Domingo Milella

by Dominique Mucols

“My playgrounds were fields of olive trees next to piles of industrial garbage overlooking the Adriatic Sea”*—Where photographer Domingo Milella sits across from his 2010 interview with Hippolyte Bayard
Domingo Milella, the Italian photographer and graduate of the School of Visual Arts in New York, worked closely early in his career under the American photo pioneer Stephen Shore. With work included in the collections of Martin Margulies, Maja Hoffmann, Museo Pecci, and the Walther Collection, Milella had two solo shows in the last year. Most recently, Grimaldi Gavin in London featured large format testaments to the artifacts of lost civilizations taken over the course of 2013, including tombs, cemeteries, ancient sites, and hieroglyphs from around the Southern Mediterranean.

We were “able to catch”*.1 Milella in-between travels and teaching assignments to ask him some pressing questions.

Tell us about an experience in which you were shooting and something became truly hilarious to you. Or do you find photography to be a somber exercise?

I always say that I photograph like a German, but think like an Italian. I think this is already kind of hilarious. Working often with assistants from my home town, good friends, and my brother too, we come and depart from Bari (a city of thieves, merchants, travellers, and artists), we come from an ancient suburb of the Mediterranean, we like to do things our own way, surely not the correct way. We often climbed into forbidden archeological sites, and literarily—with no permission—we stole shots in extreme unorthodox ways, with heavy- duty large format equipment. Like the picture of Myra, in Lycia, where they officially told us [we couldn’t photograph] and we jumped into the ruins at sunrise and got the shot anyhow. Strangely enough that site is the same as where my people stole the body of our patron Saint, Saint Nicholas of Bari, in 1085 AD.

How do you know when a photograph is done? Do you ever?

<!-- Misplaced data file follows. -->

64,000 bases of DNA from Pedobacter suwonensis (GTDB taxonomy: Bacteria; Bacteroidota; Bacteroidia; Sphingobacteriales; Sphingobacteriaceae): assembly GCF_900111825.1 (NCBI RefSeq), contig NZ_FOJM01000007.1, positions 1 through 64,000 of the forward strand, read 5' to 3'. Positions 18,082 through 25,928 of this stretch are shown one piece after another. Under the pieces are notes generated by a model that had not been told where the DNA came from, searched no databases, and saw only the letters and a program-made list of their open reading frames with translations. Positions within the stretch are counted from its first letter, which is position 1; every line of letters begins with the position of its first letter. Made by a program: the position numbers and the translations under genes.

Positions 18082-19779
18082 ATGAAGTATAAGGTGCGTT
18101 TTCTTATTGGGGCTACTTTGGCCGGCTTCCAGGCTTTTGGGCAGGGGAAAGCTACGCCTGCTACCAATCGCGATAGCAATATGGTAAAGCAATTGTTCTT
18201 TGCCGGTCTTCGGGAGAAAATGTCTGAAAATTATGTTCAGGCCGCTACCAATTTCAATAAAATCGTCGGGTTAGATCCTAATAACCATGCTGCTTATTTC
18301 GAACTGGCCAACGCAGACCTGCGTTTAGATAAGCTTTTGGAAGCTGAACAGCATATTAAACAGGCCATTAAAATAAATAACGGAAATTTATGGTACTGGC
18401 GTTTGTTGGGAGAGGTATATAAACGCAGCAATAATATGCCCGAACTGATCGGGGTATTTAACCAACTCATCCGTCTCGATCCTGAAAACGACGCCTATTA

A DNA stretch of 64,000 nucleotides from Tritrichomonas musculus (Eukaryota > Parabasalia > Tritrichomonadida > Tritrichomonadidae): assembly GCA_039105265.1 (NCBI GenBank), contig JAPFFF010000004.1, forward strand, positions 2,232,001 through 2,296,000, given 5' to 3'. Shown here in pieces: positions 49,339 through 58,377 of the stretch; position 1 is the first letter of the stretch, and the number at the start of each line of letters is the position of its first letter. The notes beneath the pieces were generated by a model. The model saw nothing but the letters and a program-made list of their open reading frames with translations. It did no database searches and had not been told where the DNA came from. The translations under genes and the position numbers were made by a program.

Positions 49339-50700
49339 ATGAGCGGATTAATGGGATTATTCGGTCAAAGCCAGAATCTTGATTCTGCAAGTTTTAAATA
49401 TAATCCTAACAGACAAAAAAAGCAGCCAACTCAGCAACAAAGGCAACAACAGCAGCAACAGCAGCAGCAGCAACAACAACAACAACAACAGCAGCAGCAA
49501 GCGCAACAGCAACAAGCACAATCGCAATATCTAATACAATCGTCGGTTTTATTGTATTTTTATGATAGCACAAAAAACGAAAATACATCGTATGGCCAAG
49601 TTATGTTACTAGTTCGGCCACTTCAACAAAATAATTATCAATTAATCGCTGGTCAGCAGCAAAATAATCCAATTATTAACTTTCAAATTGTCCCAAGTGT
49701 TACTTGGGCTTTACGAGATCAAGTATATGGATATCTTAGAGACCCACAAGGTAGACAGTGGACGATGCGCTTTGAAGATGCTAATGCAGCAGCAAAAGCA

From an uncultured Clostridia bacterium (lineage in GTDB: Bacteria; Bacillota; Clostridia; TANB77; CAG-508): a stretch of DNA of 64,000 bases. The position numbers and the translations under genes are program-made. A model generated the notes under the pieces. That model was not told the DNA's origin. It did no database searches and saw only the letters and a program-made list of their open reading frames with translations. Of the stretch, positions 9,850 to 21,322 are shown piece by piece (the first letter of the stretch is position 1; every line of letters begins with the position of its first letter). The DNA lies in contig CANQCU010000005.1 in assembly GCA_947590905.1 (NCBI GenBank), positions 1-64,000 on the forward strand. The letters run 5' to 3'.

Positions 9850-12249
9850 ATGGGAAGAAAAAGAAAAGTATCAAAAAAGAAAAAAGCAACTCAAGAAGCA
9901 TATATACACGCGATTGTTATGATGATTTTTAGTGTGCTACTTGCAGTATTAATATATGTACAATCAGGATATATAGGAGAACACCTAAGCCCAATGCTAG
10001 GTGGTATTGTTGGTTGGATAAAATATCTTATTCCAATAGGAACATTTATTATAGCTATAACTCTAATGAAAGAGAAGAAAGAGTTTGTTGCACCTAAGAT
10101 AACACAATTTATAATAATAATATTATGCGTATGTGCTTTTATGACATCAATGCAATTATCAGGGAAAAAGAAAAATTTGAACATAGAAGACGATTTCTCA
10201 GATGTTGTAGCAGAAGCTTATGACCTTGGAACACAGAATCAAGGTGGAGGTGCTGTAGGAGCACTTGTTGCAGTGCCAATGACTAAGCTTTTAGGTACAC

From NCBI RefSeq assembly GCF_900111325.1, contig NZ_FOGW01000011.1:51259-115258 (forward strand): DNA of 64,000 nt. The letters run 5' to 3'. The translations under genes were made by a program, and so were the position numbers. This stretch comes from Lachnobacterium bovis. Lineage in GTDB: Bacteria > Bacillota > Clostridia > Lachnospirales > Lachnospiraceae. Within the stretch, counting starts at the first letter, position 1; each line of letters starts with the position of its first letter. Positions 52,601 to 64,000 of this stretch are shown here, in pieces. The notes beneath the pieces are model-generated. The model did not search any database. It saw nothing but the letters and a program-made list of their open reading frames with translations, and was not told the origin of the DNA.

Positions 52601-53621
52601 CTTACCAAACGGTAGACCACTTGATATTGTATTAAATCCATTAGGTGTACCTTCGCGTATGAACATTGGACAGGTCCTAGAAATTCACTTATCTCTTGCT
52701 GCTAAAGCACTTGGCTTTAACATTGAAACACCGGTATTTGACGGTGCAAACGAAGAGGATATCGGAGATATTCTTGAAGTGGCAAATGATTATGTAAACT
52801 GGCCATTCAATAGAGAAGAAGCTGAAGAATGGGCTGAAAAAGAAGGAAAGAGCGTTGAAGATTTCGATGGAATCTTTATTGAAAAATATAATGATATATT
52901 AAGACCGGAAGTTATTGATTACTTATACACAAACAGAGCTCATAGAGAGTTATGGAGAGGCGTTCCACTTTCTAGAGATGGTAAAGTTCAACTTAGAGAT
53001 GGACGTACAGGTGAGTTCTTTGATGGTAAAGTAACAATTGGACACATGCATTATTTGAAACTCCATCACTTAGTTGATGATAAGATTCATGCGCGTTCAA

Working with film and large format, the timelines are long; sometimes I don’t see the work I do until weeks later. I forget about some pictures, and discover them again. I photograph very little, from 50 to 150 sheets of film a year. My archive since 2001 is made of—more or less—1000 good negatives and 500-800 secondary shots. Photography is about time. It takes time.

“But what is your perception of contemporary Italian photography? Which are the most inter- esting photographers and tendencies from your point of view?”*.2

Never have ideas been so confused about photography as today, yet it is the most prolific time ever for the medium. Oddly enough photographs are increasingly ignorant: there are a lot of good photographs and photographers, but very rarely image makers. A lot of illustrations, very few pictures. Where has the legacy gone? Time, tears, and mystery?! I have no clue, I keep searching.

* Severo, F. “Domingo Milella—On landscapes,” Hippolyte Bayard. January 2010.

*.1 “Golden Retriever Caught Not Being Able to Catch,” ABC News, March 2015.

*.2 Severo, F. Hippolyte Bayard. January 2010. † Original question read: How do you see photography as it relates to fine art in the 21st Century?

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